Quotation by Walter Pater

Quite different from them [abstractions of animal nature] in origin and intent, but confused with them in form, are those other companions of Dionysus, Pan and his children. Home-spun dream of simple people, and like them in the uneventful tenour of his existence, he has almost no story; he is but a presence; the spiritual form of Arcadia, and the ways of human life there; the reflexion, in sacred image or ideal, of its flocks, and orchards, and wild honey; the dangers of its hunters; its weariness in noonday heat; its children, agile as the goats they tend, who run, in their picturesque rags, across the solitary wanderer's path, to startle him, in the unfamiliar upper places; its one adornment and solace being the dance to the homely shepherd's pipe, cut by Pan first from the sedges of the brook Molpeia.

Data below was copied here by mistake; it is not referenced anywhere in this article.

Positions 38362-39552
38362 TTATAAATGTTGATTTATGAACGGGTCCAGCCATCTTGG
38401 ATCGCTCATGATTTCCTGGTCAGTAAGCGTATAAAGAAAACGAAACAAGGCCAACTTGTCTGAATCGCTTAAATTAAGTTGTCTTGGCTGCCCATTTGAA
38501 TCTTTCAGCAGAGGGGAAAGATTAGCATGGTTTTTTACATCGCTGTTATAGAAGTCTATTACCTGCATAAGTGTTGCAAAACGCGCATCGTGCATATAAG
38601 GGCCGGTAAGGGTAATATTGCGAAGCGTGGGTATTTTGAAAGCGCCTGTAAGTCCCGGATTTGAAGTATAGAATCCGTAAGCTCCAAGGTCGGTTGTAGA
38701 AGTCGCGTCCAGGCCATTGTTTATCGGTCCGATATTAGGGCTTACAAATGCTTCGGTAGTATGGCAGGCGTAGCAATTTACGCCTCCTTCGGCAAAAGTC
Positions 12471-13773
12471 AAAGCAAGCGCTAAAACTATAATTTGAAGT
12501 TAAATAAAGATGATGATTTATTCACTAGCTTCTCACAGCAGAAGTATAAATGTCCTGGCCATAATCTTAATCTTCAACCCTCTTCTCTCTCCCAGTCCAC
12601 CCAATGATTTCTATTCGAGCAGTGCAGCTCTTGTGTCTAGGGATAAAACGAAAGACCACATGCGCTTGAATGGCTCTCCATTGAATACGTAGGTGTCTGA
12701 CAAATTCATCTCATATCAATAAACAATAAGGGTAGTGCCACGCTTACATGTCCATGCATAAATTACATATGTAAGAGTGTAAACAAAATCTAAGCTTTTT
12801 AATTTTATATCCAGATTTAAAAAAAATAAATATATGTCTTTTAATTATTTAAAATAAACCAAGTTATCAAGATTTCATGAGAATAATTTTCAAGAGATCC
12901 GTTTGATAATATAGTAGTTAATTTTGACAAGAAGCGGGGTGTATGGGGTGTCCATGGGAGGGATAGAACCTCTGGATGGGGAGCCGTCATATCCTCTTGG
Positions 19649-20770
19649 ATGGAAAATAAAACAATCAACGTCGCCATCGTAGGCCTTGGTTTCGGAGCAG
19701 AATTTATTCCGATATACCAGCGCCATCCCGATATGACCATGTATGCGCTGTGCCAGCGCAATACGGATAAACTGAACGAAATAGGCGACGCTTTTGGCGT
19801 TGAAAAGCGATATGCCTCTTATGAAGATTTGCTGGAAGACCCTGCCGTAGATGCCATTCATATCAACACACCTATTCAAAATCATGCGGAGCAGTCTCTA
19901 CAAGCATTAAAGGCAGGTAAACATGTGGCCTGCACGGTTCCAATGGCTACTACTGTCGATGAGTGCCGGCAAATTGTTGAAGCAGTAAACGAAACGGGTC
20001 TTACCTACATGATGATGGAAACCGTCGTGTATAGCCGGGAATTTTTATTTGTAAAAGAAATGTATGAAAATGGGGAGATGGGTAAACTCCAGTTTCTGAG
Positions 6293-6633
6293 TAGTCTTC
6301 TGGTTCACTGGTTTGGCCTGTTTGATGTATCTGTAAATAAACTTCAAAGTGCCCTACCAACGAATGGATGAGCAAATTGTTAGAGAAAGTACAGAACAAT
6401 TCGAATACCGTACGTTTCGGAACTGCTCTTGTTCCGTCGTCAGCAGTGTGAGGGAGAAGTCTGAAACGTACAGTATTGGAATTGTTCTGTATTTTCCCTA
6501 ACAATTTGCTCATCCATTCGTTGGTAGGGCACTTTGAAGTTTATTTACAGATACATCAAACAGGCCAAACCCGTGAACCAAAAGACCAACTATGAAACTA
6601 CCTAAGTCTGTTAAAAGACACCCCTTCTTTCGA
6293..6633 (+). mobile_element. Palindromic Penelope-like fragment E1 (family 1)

Walter Pater (1839–1894), British writer, educator. originally published in Fortnightly Review (Dec. 1876). "A Study of Dionysus," pp. 7-8, repr. In Greek Studies: A Series of Essays, Macmillan (1895).

Posthumously prepared for the press by Charles L. Shadwell.
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